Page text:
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Ute Deichmann [20]U. Deichmann [16]
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Profile: Ute Deichmann
  1. Ute Deichmann (2013). Crystals, Colloids, or Molecules?: Early Controversies About the Origin of Life and Synthetic Life. Perspectives in Biology and Medicine 55 (4):521-542.
    In Goethe's Faust, the poet refers to alchemists' widespread ideas on artificial creation of life in the laboratory. In Faust, such an attempt was not successful: the little man,Homunculus, created by the scholar Wagner through crystallization, was a pure spirit; his form and light disappeared in an attempt to become real life. According to Goethe, life was obviously not a crystal, and he pointed to decisive differences between crystals and organic beings, the latter for example elaborating their food into clear-cut (...)
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  2. Ute Deichmann, Michel Morange & Anthony S. Travis (2013). Editors' Introduction to Special Issue. Perspectives in Biology and Medicine 55 (4):470-472.
    In this second decade of the 21st century, we find the pervasive influence of synthetic biology everywhere, not only in research laboratories, but also in the discourses of politicians and ethicists. Despite its ubiquity, the precise meaning of the notions of "synthetic biology" and "synthetic life," as well as their history, potential, and risks, remain obscure not only to the layperson, but also to most biologists.The aim of this special issue is twofold. First, it is intended to help the reader (...)
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  3. Rony Armon, Ulrich Charpa, Eric Davidson, Ute Deichmann, Raphael Falk, John Glass, Shimon Glick, Manfred Laubichler, Michel Morange, Isaac, Addy Pross, Siegfried Roth & Varda Shoshan-Barmatz (2012). Final Discussion: Issues and Challenges for the Future. Perspectives in Biology and Medicine 55 (4):608-611.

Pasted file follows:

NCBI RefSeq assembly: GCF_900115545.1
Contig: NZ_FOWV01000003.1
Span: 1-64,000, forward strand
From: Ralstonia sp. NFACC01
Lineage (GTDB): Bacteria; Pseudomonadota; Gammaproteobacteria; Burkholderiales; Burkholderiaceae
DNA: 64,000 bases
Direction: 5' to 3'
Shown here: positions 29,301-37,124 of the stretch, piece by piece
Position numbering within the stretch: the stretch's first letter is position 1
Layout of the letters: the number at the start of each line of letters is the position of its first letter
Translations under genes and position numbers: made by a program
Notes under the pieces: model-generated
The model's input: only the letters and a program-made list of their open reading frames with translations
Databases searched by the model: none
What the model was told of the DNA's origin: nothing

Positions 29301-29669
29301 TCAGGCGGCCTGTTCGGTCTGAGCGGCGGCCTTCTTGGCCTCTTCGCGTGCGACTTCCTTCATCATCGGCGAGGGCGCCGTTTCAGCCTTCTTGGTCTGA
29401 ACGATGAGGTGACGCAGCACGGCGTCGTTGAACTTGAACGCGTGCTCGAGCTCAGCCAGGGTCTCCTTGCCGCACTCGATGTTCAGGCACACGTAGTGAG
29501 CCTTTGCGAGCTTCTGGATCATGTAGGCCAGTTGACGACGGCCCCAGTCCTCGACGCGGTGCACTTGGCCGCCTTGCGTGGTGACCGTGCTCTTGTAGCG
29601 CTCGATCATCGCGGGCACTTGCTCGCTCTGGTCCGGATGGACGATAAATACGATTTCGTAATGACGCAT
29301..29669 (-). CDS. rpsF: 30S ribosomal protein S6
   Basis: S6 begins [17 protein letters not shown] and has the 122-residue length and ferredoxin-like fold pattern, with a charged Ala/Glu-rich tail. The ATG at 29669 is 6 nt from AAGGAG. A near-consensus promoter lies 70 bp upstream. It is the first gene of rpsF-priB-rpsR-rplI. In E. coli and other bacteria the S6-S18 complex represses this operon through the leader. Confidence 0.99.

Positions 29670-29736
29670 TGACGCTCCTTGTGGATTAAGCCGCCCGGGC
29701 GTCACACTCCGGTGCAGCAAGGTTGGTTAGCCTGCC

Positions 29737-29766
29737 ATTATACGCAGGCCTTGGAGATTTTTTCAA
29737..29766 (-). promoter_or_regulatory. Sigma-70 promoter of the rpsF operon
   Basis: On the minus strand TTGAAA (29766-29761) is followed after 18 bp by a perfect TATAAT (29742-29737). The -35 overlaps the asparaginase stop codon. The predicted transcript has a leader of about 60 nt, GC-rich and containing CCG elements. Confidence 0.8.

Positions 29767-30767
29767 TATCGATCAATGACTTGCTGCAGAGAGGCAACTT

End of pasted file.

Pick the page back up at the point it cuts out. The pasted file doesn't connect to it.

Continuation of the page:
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  4. Rony Armon, Ulrich Charpa, Eric Davidson, Ute Deichmann, Raphael Falk, John Glass, Shimon Glick, Manfred Laubichler, Michel Morange & Isaac Yanni Nevo (2012). Final Discussion: Issues and Challenges for the Future. Perspectives in Biology and Medicine 55 (4):608-611.
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  5. Ute Deichmann (2012). Beyond Popper and Polanyi: Leonor Michaelis, a Critical and Passionate Pioneer of Research at the Interface of Medicine, Enzymology, and Physical Chemistry. Perspectives in Biology and Medicine 55 (4):612-626.
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  6. U. Deichmann & M. Morange (2011). The Origin of Life: Scientific, Historical and Philosophical Perspective. History and Philosophy of the Life Sciences 34 (3):337-339.
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  7. Ute Deichmann (2010). Gemmules and Elements: On Darwin's and Mendel's Concepts and Methods in Heredity. [REVIEW] Journal for General Philosophy of Science 41 (1):85-112.